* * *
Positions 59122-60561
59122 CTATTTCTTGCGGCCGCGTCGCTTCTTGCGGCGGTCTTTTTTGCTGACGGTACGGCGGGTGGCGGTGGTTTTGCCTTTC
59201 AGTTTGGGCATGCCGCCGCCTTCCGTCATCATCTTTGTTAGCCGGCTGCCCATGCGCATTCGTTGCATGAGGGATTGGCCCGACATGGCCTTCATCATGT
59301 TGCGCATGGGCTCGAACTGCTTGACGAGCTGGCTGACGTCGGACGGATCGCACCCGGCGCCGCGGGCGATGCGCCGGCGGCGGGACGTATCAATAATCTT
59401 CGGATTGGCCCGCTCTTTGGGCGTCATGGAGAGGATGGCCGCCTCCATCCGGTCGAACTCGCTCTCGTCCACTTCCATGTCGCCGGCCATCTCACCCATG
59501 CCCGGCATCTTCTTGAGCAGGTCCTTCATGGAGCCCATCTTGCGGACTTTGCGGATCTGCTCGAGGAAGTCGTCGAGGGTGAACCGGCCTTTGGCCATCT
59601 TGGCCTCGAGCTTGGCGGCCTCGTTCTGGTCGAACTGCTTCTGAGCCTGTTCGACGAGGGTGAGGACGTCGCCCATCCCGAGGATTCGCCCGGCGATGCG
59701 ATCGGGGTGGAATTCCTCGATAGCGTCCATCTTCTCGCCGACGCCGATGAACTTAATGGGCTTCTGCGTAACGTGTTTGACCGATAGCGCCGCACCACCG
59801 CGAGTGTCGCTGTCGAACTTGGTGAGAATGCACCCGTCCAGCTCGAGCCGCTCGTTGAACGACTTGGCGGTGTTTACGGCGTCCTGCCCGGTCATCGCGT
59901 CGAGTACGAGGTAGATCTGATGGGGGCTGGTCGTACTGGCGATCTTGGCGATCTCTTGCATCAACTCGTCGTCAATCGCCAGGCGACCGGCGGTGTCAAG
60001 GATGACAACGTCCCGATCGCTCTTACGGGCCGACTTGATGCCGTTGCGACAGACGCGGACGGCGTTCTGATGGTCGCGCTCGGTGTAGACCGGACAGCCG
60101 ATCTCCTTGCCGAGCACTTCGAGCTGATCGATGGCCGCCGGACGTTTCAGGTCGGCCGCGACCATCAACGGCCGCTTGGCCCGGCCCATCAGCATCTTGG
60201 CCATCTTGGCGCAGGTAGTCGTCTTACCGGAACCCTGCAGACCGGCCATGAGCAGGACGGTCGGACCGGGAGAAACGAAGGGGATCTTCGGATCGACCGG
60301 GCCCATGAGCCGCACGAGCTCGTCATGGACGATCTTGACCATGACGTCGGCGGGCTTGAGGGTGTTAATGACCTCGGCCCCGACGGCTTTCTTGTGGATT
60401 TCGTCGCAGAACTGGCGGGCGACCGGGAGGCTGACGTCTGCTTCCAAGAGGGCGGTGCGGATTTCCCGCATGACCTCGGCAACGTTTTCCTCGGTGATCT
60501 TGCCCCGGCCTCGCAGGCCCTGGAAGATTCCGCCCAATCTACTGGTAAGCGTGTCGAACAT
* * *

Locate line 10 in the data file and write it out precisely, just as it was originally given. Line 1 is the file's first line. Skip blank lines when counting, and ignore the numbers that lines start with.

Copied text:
59901 CGAGTACGAGGTAGATCTGATGGGGGCTGGTCGTACTGGCGATCTTGGCGATCTCTTGCATCAACTCGTCGTCAATCGCCAGGCGACCGGCGGTGTCAAG